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Keratoconus & Contact Lens

People with early keratoconus typically notice a minor blurring of their vision and come to their clinician seeking corrective contact lens for reading or driving. At early stages, the symptoms of keratoconus may be no different from those of any other refractive defect of the eye. As the disease progresses, vision
deteriorates, sometimes rapidly. Visual acuity becomes impaired at all distances, and night vision is often poor. Some individuals have vision in one eye that is markedly worse than that in the other. The disease is often bilateral, though asymmetrical. Some develop photophobia (sensitivity to bright light),eye strain from squinting in order to read, or itching in the eye, but there is normally little or no sensation of pain. It may cause luminous objects to appear as cylindrical pipes with the skeratoconusame intensity at all points.

Contact lens

In early stages of keratoconus, glasses or soft contact lenses can suffice to correct for the mild astigmatism. As the condition progresses, these may no longer provide the person with a satisfactory degree of visual acuity, and most practitioners will move to manage the condition with rigid contact lenses, known as rigid, gas-permeable, (RGP) lenses. RGP lenses provide a good level of visual keratoconus contact lenscorrection, but do not arrest progression of the condition.

In people with keratoconus, rigid contact lenses improve vision by means of tear fluid filling the gap between the irregular corneal surface and the smooth regular inner surface of the lens, thereby creating the effect of a smoother cornea. Many specialized types of contact lenses have been developed for keratoconus, and affected people may seek out both doctors specialized in conditions of the cornea, and contact lens fitters who have experience managing people with keratoconus. The irregular cone presents a challenge and the fitter will endeavor to produce a lens with the optimal contact, stability and steepness. Some trial-and-error fitting may prove necessary.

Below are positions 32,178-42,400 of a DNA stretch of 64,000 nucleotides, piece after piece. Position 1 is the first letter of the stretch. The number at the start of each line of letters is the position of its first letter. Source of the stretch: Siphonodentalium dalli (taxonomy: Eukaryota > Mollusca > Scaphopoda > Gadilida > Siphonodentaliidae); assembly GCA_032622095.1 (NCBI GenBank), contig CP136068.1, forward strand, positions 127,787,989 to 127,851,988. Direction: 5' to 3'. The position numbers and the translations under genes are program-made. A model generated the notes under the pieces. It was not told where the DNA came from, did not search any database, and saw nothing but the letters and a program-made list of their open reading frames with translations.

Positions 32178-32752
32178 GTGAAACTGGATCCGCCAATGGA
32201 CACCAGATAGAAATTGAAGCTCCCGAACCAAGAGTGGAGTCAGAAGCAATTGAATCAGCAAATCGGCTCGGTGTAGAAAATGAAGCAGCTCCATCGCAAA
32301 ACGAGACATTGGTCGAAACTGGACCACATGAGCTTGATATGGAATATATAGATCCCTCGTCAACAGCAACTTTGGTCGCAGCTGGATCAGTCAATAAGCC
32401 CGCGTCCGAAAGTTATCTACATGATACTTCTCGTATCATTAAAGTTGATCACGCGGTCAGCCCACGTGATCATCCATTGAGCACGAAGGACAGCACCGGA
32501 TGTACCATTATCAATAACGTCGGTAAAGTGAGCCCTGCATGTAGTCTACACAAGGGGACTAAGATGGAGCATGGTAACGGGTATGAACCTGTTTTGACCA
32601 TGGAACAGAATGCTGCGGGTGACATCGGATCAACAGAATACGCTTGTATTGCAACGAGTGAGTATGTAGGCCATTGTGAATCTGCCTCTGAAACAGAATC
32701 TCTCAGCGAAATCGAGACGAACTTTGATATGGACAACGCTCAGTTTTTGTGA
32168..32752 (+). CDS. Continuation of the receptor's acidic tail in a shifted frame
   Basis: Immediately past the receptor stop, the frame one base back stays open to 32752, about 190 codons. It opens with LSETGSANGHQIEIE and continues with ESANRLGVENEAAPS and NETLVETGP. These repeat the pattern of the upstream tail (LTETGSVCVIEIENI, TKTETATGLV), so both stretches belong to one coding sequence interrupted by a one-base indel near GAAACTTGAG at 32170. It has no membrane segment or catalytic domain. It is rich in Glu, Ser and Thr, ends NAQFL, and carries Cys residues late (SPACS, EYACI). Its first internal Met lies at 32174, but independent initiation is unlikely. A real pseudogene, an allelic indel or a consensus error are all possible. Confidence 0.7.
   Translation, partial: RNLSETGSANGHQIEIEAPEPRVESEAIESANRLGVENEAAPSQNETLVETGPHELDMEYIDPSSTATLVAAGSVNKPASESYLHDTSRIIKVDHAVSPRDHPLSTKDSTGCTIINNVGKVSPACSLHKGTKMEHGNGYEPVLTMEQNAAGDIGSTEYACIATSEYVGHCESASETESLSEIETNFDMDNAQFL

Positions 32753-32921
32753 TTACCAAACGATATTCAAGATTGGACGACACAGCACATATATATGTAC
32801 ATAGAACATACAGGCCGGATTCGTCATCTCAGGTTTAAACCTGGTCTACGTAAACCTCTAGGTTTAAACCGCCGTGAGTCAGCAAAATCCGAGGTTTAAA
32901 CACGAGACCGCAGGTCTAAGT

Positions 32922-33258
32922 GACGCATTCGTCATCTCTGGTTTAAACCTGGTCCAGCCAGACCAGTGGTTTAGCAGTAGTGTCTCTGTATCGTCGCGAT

Keratoconus soft contact lens

There area Irregular Cornea correction with Silicon Hidrogel contact lenses specifically designed to fit irregular corneas one you can wear comfortably. While GP lenses are often used for this condition, some patients may experience limited wear time, glare and discomfort after only a few hours. the Keratoconus soft lens made in silicone hydrogel or hydrogel high DK for added comfort, and can be fully customized to fit the shape of keratoconic and post surgical corneas.

Hybrid contact lenses

Traditionally, contact lenses for keratoconus have been the ‘hard’ or RGP variety, although manufacturers have also produced specialized ‘soft’ or hydrophilic lenses and, most recently, silicone hydrogel lenses. A soft lens has a tendency to conform to the conical shape of the cornea, thus contact lensdiminishing its effect. To counter this, hybrid lenses have been developed which are hard in the centre and encompassed by a soft skirt. However, soft or earlier generation hybrid lenses did not prove effective for every person.Early generation lenses have been discontinued. The fourth generation of hybrid lens technology has improved, giving more people an option that combines the comfort of a soft lens with the visual acuity of an RGP lens.

Scleral lenses

The ICD Paragon Scleral lens  or SLC Conica scleral lenses are sometimes prescribed for cases of advanced or very irregular keratoconus; these lenses cover a greater proportion of the surface of the eye and hence can offer improved stability. Easier handling can find favor with people with reduced dexterity, such as the elderly. Scleral contact lens


Prof. OLENT receives on appointment from Tuesday to Saturday from 9 to12,00 e from 15 to 19,00 oaclock.

Please reserve your visit or simply ask any information by sending an e-mail to

or call to +39 011-541909 / +39 011-5611030.
Warnings: The Olent Ottica is a Optometric center that does not carry out Medical-Oculistic activity.Ottica Olent Vinzaglio 26 – 10121 Torino (Italy)